Edited by Stan Lee
Scripted by Roy Thomas
Drawn by Werner Roth
Inked by Dick Ayers
Lettered by Sam Rosen
Plot: The issue begins 'In medias res' as a memory-restored Mimic is battling all the X-Men save the injured Angel. One by one, he overcomes them, standing victorious. The story then flashes back to the X-Men arriving home following their battle with Kukulclan. Professor X examines Angel and determines that the optic blast jolted his wings so badly that if he's not careful, he may lose the ability to fly. Much angst on the part of Angel and Cyclops ensures. Meanwhile, Jean cheers on Ted at a track meet. Afterward, Jean questions why Ted drives himself so hard, but is interrupted by a lab explosion. Cal Rankin stumbles out, the blast having restored his memories of his time as Mimic and his fight with the X-Men.
Elsewhere, the Fantastic Four villain Puppet Master molds a Professor Xavier puppet out of his radioactive clay and attempts to use to take control of the X-Men's leader, planning to use the X-Men to attack the Fantastic Four. Xavier's mind proves too powerful and he resists Pupper Master's control, so the villain decides to find another to make his puppet. The next day, the X-Men pick up Jean at school. Mimic confronts them, and convinces them to let him return to the mansion. Observing this, Puppet Master begins working on a Mimic puppet. Back at the school, Jean unveils the new costumes she's designed and Professor X announces that Cyclops has resigned as deputy leader, to be succeeded by Mimic. Just then, Puppet Master takes controls of Mimic, and the fight which opened the issue breaks out.
With the X-Men defeated, Mimic flies off and with Mimic gone, Professor X revives the team and reveals he was using his power to make the X-Men subconsciously hold back, since he sensed Puppet Master's involvement and wanted him to think he succeeded so he would stop monitoring them. The X-Men take their helicopter and follow Puppet Master's radioactive brainwaves to his hideout. Angel, still injured, follows after them in his car. The X-Men sneak into Puppet Master's hideout and battle a large android guard. Defeating it, they face off against a still-controlled Mimic, who does his best to resist Puppet Master. Just then, Angel arrives and manages to wrest the doll out of Puppet Master's hands, ending his control of Mimic. Puppet Master escapes as the X-Men tend to Angel and Mimic worries that he'll never succeed on his own terms.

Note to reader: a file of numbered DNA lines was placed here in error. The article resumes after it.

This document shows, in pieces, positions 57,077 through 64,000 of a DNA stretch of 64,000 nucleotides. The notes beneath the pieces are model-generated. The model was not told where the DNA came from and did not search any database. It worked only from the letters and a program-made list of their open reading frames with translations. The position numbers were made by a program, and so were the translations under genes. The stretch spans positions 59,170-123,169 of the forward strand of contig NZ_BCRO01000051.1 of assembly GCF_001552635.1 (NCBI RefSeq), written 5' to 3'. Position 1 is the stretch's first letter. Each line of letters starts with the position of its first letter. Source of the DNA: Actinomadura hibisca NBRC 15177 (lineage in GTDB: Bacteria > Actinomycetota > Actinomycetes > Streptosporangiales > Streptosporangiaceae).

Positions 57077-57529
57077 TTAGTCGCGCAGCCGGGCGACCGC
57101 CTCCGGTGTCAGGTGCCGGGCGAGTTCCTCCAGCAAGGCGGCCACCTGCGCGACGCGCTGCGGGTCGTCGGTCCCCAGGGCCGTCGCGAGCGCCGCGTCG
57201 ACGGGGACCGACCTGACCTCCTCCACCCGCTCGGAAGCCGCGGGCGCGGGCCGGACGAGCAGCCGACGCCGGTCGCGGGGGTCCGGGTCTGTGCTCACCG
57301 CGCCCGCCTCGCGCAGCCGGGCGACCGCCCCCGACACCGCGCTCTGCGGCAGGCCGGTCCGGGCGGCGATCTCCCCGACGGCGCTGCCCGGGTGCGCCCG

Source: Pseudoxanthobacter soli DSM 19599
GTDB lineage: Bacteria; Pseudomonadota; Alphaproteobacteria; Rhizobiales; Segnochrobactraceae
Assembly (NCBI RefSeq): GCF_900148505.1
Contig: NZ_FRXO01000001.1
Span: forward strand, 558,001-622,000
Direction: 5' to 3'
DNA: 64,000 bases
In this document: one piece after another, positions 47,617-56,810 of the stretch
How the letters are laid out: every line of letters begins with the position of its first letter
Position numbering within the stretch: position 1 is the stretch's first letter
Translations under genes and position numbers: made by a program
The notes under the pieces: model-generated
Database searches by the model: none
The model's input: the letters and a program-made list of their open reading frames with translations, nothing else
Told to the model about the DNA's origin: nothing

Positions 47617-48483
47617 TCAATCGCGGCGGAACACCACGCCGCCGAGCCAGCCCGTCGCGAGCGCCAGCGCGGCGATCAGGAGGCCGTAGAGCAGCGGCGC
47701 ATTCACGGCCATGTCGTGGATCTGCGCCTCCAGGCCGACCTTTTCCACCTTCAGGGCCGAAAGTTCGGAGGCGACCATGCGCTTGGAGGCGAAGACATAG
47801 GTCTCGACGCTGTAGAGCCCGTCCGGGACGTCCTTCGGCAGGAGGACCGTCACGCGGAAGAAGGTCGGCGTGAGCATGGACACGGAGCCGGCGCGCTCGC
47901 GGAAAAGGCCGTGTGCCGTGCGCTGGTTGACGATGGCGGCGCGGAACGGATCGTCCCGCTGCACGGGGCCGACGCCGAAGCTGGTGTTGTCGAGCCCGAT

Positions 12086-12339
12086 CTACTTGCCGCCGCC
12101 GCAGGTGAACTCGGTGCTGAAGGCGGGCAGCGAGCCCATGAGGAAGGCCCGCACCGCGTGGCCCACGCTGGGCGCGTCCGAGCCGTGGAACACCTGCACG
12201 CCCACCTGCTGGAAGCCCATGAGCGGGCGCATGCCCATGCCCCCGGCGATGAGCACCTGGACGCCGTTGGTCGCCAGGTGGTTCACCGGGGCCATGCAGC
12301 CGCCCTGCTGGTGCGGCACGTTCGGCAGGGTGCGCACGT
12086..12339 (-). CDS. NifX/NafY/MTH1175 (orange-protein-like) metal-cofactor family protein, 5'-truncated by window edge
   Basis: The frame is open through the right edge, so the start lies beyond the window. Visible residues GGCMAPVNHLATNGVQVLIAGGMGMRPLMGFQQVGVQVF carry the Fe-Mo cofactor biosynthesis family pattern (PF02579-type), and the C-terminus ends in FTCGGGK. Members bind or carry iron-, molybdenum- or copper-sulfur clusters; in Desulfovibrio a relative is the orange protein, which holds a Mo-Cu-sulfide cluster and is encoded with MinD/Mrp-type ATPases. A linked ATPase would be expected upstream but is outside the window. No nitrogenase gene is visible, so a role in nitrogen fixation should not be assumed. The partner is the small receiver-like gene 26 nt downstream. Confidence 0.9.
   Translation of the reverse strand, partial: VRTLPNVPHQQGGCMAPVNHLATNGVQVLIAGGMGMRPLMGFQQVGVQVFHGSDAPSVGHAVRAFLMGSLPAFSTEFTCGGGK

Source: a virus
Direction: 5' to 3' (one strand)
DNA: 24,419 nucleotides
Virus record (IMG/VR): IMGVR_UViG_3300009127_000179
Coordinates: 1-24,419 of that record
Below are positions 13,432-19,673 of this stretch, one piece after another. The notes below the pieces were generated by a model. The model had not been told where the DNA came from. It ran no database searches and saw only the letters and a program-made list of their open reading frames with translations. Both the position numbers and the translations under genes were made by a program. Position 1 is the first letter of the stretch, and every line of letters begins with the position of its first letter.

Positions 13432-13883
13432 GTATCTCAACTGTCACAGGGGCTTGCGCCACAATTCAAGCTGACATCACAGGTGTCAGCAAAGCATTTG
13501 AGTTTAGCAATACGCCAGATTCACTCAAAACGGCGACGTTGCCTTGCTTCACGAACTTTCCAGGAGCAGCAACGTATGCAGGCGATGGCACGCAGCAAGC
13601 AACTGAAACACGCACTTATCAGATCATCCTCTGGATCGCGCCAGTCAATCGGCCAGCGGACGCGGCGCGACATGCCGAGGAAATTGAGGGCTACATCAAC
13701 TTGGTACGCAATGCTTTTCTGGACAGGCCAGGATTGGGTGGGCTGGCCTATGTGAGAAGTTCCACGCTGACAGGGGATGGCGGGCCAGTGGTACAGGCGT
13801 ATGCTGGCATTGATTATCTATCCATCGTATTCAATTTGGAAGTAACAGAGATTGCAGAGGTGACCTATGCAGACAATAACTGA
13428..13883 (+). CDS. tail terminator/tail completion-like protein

Firsts and Other Notables: Mimic regains his memory and forces his way onto the team, becoming the first new member to join the X-Men.
With Angel injured, Marvel Girl off at college, Cyclops tripping over his own angst, and a new mutant menace on the horizon, Professor X goes recruiting; Scarlet Witch, Quicksilver and Spider-Man all turn him down, forcing him to bring Mimic onto the team.
A Work in Progress: The X-Men get new costumes in this issue, though the only real difference is the addition of red belts (and some of the yellow is replaced with blue, while Jean gets a new mask that lets her hair out). The black-on-red X belt buckle, however, becomes the standard presentation of the X-Men logo, and these costumes become the de facto "school uniform" in the years to come, and are the original outfits worn by the New Mutants.